This makes it a safe option to satisfy herding dog instincts that so often focus on the need to have something to drive.
How do you start playing treibball?
Fortunately, you don’t need a lot of equipment to take up treibball with your dog. All you need is one large ball, a goal of some sort, and room to play.
You can buy specific herding balls for dogs, or alternatively you can use another type of large sport ball, such as a heavy duty Pilates gym ball.
If you want to get into treibball seriously, you will need a lot of space.
It’s unlikely that you’ll have enough room at home for this sort of activity, but a field of grass, or a beach would do just fine and there are increasing numbers of treibball clubs and trainers you can connect with to help you fine tune your skills.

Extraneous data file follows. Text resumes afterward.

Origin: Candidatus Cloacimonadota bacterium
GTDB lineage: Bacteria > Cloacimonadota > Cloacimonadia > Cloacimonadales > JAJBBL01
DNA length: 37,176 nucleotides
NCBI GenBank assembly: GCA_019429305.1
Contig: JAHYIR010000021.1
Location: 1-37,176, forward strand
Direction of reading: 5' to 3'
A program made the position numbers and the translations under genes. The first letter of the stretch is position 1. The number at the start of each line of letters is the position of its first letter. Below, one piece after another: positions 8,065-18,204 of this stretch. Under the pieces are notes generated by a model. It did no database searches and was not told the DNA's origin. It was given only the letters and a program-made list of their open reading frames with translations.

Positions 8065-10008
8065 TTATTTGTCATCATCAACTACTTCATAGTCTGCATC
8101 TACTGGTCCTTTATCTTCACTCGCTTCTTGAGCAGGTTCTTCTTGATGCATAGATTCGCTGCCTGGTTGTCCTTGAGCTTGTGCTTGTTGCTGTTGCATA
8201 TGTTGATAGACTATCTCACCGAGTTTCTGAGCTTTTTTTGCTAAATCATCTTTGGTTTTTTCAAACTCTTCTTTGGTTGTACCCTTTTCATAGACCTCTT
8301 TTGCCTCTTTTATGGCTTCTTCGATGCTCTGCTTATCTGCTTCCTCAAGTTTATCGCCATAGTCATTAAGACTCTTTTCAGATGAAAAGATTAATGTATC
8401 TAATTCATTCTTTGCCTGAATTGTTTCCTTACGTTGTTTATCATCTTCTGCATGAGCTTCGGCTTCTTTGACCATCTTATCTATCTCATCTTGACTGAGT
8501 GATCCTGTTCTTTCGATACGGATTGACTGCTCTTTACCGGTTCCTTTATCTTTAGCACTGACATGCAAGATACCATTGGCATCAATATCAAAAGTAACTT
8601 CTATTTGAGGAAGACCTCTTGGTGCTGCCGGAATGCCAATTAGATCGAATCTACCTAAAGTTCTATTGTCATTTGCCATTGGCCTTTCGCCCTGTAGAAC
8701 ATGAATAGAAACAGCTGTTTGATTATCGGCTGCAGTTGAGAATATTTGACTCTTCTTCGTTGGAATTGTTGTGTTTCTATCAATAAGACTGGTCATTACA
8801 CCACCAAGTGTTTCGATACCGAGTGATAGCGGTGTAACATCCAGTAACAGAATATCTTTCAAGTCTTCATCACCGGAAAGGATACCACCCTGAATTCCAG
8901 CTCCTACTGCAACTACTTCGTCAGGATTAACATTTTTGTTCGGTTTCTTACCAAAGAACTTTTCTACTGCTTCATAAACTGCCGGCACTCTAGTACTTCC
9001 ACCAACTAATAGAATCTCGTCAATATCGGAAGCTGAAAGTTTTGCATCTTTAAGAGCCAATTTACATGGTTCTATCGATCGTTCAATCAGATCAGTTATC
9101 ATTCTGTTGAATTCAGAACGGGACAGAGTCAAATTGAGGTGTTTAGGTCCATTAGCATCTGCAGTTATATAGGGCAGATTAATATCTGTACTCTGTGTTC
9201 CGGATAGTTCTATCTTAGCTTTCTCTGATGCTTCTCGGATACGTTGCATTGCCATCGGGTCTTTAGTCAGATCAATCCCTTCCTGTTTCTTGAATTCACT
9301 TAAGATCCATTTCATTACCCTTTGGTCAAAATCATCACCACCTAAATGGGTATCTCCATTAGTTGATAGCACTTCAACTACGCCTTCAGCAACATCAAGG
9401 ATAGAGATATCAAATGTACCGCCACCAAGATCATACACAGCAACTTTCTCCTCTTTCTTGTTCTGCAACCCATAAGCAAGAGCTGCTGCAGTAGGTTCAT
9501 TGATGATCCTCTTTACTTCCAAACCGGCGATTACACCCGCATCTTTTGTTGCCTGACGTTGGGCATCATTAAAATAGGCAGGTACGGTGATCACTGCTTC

Your dog will need to have grasped certain commands before you get going.
- a good recall
- the ability to ignore distractions
- obedience to the “stay” command
- the willingness to lie down several feet from you, not just beside you
Mastering the treibball “go out” cue
If your dog has mastered the above skills, it can move onto the basics that are specific to treibball.
You should start by teaching your dog to walk away from your side and circle around an object (ideally a ball, but anything will do). This is known as the “go out” cue.
Step 1 – You need to teach your dog to lie down on a target object.
You can look into mat training if you’re having problems with this trick.
Step 2 – Your dog should be able to complete this when you present the object (the mat in the case of mat training), even without a command.